Say, wouldn’t it be nice if … ?

I really like the challenges associate with trying to “out think” a computer system. Power Query’s M language is very weak when it comes to error management (although DAX does a much better job), so I was put to a real test over this last weekend when I was asked if it was possible to change the calendar around which a report was produced. Not the standard calendar year, Jan – Dec, mantra of most reports, but instead a “Program Year” calendar, Aug – Jul. Now, at the face value this does not sound too bad, since the data comes out in calendar year format, it just means you need two reports to create the output and a Nested Join, in order to get the data from both sides of the report. But, what happens when the second report doesn’t exist yet? [And what about info that starts later in the “program year,” or drops off the list? More on that later.]

Thus was the challenge given to me by the Roundtable Team after they completed their “Effective Roundtables” class at the Philmont Training Center last week;-we like the Roundtable Analysis report, wouldn’t it be nice if (WIBNI) it was done using a program year calendar! This request came in at 2:23 p.m. on Friday, June 16th.

Phase 1

So I took a two-phased approach. Phase 1: I built a rather standard system that would use the current year’s and the previous year’s Unit Health reports. The first version was sent out at 1:18 p.m. on Saturday, June 17th. Not bad, after 22 hours 55 minutes had passed on the clock, it took me approximately 6 hours of development to knock out the report from scratch, including adding the update to use the “automatic load” option that many users like. (They put their data files in the same directory as the PowerPivot tool, and when you open the Excel spreadsheet it automatically loads the data for you.) Now on to the far more challenging Phase 2.

[At this point, I must admit, I disabled the “automatic load” since I was opening and closing the spreadsheet about 8 times an hour (since I like to save my work, and clear memory) … so I put in a VBA (Visual Basic for Applications, Microsoft’s “macro” language for Office) routine to handle running the update, once I pressed “Ctrl+Shift+U”. I have left this in during the testing phase.]

Phase 2

While the primary issue to address in Phase 2 is “what do we do when the 2nd data file is missing, or doesn’t exist,” there was a secondary issue which I had neglected to consider from Phase 1, “what happens when data starts showing up in March that was not there previously?” In Scouting, we need to remember that new units may start at any time, so now they show up in the data part way through the year, or, the do no recharter, so they drop from the data part way through the year, leaving us with null values in the data. Power Query’s M language does not consider null to be the same as zero, so we need to also consider some transformation steps (ETL – extract, transformation, load) in order to get all the data in order, and allow mathematical formulas to work.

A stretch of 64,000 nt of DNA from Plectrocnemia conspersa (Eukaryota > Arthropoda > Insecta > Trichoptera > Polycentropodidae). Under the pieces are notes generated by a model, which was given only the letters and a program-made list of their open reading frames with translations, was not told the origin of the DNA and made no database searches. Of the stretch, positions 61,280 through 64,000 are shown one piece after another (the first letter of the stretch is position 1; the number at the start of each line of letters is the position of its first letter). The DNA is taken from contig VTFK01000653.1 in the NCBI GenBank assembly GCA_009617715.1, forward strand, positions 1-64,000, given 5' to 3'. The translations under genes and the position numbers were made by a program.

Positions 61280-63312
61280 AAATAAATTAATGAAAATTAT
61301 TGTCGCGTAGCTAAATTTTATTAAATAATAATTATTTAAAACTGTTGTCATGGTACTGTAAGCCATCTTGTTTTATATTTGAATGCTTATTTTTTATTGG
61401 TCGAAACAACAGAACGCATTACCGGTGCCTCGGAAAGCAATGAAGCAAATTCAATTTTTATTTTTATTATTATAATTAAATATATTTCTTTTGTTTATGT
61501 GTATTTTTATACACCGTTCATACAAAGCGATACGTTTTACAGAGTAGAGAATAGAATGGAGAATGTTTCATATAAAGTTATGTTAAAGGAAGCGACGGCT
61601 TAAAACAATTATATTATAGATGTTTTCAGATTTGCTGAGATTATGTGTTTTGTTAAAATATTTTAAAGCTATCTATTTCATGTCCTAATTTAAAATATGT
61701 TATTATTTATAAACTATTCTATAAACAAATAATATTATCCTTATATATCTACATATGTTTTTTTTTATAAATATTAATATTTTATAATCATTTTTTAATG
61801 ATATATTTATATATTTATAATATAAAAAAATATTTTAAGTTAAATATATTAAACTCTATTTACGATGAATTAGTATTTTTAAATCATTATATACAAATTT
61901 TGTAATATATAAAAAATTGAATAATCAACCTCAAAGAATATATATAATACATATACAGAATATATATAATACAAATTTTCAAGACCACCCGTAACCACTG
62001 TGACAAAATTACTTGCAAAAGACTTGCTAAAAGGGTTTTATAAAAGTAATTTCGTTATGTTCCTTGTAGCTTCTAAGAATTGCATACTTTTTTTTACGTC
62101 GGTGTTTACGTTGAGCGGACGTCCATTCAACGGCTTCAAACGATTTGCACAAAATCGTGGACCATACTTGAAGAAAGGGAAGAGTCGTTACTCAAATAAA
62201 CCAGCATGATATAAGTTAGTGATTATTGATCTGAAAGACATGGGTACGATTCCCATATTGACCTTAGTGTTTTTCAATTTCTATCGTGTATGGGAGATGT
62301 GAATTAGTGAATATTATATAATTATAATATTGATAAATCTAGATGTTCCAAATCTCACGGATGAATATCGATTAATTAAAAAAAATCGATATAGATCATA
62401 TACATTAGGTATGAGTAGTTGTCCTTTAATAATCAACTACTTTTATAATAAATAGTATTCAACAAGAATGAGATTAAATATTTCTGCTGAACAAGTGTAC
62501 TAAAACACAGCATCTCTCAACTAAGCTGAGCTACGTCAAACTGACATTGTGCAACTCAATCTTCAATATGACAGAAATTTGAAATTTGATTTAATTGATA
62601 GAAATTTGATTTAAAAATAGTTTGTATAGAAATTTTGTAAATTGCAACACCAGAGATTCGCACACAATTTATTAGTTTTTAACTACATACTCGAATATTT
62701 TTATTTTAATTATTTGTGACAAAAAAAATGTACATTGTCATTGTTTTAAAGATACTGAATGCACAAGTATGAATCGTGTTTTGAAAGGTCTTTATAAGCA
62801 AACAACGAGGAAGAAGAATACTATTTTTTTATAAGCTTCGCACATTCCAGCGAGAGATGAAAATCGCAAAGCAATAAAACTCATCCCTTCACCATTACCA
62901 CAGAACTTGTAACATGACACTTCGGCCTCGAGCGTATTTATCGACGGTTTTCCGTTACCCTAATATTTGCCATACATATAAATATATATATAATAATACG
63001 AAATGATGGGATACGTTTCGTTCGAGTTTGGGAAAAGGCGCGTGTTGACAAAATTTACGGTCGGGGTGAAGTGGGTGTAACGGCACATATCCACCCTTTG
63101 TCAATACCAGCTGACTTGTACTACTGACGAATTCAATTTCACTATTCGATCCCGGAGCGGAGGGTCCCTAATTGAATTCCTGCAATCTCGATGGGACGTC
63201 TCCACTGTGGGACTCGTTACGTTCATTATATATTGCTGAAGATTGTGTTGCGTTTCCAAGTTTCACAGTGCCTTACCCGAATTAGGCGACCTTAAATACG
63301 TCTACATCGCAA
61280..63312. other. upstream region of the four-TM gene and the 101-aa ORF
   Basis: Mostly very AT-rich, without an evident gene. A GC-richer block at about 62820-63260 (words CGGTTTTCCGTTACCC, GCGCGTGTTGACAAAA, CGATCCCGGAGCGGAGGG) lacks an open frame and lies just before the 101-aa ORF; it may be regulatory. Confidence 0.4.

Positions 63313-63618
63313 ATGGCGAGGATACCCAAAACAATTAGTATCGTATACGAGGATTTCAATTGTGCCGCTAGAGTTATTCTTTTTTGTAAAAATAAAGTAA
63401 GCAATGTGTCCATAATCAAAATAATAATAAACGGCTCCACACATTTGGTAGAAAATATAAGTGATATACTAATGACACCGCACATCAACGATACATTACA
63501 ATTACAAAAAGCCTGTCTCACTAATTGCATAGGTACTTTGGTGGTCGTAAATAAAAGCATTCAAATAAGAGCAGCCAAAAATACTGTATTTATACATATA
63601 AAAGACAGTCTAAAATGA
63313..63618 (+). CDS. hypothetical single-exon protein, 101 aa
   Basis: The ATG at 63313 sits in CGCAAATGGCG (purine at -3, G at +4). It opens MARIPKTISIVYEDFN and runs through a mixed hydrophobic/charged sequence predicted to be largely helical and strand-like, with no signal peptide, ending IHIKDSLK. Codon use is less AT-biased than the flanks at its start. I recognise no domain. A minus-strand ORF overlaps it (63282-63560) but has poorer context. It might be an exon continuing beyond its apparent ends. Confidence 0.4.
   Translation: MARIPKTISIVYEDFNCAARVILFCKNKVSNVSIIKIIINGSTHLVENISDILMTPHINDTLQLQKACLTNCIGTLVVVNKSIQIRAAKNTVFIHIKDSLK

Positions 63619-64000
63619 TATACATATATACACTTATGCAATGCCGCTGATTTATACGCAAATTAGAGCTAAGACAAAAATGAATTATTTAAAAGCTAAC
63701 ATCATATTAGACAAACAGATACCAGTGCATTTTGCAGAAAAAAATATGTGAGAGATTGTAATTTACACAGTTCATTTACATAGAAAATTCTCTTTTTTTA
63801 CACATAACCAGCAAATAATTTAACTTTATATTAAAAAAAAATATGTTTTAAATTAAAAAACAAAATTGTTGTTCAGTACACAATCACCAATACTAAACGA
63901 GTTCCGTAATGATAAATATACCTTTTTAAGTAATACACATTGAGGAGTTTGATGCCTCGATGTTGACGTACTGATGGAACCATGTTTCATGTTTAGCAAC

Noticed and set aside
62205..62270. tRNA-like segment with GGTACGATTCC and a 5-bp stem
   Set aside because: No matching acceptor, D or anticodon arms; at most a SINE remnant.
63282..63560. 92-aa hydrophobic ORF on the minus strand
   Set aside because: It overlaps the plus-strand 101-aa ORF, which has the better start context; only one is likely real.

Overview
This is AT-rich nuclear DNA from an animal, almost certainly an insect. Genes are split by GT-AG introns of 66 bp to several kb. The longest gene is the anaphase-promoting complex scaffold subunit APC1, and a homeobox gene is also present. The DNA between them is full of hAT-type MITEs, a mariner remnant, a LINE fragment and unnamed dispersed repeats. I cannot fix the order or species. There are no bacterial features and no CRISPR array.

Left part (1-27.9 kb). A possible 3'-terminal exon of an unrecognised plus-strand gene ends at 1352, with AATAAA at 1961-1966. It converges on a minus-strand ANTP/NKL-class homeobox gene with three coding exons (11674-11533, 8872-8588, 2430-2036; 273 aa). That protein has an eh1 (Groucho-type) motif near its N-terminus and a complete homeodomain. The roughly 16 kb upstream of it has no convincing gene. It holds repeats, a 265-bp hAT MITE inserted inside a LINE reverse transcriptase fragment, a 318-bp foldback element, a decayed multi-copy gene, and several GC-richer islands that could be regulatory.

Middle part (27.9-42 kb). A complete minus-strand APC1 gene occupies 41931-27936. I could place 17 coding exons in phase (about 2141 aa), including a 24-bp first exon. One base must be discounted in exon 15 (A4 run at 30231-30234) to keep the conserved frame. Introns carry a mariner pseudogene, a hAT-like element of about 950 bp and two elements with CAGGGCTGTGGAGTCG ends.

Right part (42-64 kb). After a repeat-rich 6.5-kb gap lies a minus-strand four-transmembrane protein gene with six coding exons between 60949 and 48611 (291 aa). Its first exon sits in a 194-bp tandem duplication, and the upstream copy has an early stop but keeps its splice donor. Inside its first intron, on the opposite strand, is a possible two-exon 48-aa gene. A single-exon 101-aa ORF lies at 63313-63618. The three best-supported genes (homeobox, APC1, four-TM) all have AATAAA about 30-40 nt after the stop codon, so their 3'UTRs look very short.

Getting the system to work with only one data file took some “extra” work. First, a substitute data table needed to be created in memory to fill the void left by the missing file. Then there was the issue with getting the Power Query M language try statement to work.

So, in order for the file merge to work, it was necessary that there be a data table to merge with. That required that an “alternative” be created using the Power Query M language #table() function. This allowed me to create a table that would match the fields of the final output, and place some “temporary data” there so that it could be quickly identified and removed at the end of the merge process.

Next came the biggest issue, the Power Query try statement. Unlike other Power Query functions this one is not as well documented, and even looking at examples on-line from other developers was not a lot of help. Part of the process of importing a file the normal first step, after the file import is defined, is to promote the column headers using the Table.PromoteHeaders() function. After that is it simply a matter of defining data types for each field, removing blank rows, filtering out bad rows, and removing any unneeded columns (in order to save memory). Well, after much experimentation I found that the best way to use the try statement was to apply it to the Promote Headers statement, then to test for the error. If the error exists, then you use the alternate table, if not, you continue with the next step of the normal input process, taking care of the data typing for each column (referred to as “Changed Type” if you use the automatic step generation from Power Query).